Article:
In the meantime, she and her grandmother are working as artisans, but soon they will register the business as an individual enterprise, and they will conduct master classes on their own. For example, the Social Services Centre, where Valeria works, has agreed to provide a room for classes. But she still needs to find a place to sell her products.
Cooperation with shops and cafés
Valeriya began to work with shops belonging to people she knew, then began knocking at the doors of larger networks. Some agree and others refuse, some cannot be reached at all. “It's about the attitude of people to such projects and humanity in general,” Valeriya says.
The young woman has found from her experience that smaller businesses are generally happier to help: "One café, which was one of the first to agree to exhibit our products, made a stand and programme list themselves, they were telling visitors about our packages. They have been very supportive."
But she is confident that over time she will be able to come to an agreement with other stores who are not responding now: “I believe that Belarusians are not indifferent people, and over time they will hear us.”
How the COVID-19 pandemic has affected business
Master classes had to be postponed until the epidemiological situation improved, and preliminary agreements with companies on corporate gifts were cancelled. Restaurants and cafés who had agreed to exhibit her products were closed. Items are now being sold in two cafés and via Instagram.
The pandemic, the impending economic crisis and the current situation in the country are frightening, but the young woman does not lose hope. She cites the metaphor of waking up in the morning: "When you get up every morning, you don't know if it will rain or shine – so I hope it will be sunny tomorrow."
The EU4Youth project and the entrepreneurship course she attended inspired Valeriya to develop her business, to help pensioners and to go through the nightmare of Belarusian bureaucracy: "What motivates me most is when I see interested people who come with you, and speakers who succeed and convey positive emotions. They are ready at any moment to answer questions and suggest something. A person can get knowledge anywhere, but an emotional message is given only by live communication."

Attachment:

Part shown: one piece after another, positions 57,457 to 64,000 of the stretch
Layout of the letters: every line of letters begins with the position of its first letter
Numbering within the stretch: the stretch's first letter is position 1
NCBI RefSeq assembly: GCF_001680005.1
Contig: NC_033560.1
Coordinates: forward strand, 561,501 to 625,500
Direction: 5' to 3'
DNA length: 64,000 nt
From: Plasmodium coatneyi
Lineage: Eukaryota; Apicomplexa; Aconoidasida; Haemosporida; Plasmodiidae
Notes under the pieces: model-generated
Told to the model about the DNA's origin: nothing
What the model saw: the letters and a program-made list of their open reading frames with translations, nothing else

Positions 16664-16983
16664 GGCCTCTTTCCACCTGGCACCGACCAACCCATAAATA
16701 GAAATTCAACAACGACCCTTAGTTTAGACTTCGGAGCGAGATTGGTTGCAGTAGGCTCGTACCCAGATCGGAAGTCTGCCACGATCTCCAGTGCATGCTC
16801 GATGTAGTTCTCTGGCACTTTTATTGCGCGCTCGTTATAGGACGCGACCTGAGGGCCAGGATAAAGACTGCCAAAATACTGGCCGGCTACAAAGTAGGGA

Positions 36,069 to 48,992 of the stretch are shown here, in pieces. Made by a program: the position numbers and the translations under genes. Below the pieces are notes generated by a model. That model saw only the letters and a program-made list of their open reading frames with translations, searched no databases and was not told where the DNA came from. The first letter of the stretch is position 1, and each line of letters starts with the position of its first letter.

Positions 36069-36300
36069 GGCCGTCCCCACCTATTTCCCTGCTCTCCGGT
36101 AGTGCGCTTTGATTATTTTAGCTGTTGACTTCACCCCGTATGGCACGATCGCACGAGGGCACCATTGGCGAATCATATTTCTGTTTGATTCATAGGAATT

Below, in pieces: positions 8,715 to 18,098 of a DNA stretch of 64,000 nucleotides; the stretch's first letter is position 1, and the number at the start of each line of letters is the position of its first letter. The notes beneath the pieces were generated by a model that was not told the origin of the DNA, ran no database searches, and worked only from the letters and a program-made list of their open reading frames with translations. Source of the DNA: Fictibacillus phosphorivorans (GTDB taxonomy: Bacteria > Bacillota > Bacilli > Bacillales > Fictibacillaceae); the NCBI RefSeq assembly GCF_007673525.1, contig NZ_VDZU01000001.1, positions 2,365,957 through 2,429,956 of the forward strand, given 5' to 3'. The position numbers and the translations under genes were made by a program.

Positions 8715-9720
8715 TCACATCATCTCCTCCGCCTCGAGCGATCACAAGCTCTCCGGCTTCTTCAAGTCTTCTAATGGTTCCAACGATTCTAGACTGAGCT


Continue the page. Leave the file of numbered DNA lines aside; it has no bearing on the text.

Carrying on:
In addition to participating in the project, Valeriya is motivated by her grandmother, who really wants her products to be sold, and the example of other pensioners, who work with love and passion. The young woman is motivated by her faith in change: “In Belarus everything will change and improve,” she smiles.
Author: Alyona Starostina
EU4Youth - Employability and stability in Armenia, Belarus and Ukraine project contributes to creating better prospects for employment and entrepreneurship among disadvantaged youth and to increasing their active participation in the labour market in Armenia, Belarus and Ukraine. The project is implemented by SOS Kinderdorf Ӧsterreich (AT) in partnership with International Public Organization "SOS Children's Villages Belarus”, Charity Foundation “SOS Children's Villages Armenia”, Center For Business Communication “BELBIZ” (BY), Alliance For Civil Rights (UA), BSC Business Support Center (AM), Stichting Aflatoun International (NL) and International Charitable Organization "SOS Children's Villages Ukraine".